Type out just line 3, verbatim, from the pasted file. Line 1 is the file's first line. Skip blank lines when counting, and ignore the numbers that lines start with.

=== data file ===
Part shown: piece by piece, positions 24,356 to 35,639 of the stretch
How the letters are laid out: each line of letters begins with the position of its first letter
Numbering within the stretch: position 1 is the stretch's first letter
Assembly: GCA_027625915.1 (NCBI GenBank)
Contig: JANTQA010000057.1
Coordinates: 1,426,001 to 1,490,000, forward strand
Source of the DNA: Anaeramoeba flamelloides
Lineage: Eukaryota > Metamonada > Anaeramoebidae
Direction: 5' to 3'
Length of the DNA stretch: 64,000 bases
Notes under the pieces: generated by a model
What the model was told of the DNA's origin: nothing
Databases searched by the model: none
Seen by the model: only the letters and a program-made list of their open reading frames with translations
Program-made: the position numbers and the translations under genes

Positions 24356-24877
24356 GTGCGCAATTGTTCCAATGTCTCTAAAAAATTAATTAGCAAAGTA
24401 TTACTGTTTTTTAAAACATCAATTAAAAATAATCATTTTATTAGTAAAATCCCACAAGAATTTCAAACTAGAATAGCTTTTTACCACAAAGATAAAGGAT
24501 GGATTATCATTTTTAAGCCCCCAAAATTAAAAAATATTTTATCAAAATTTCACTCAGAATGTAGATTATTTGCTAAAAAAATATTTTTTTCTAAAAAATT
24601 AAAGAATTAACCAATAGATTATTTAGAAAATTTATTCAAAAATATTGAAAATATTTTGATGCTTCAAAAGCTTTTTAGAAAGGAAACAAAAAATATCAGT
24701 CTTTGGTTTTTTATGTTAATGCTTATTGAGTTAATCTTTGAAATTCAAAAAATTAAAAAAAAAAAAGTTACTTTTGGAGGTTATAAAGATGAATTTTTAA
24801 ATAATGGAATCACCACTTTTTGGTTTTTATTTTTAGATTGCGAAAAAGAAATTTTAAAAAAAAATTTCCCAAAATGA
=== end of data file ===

Numbering within the stretch: position 1 is the stretch's first letter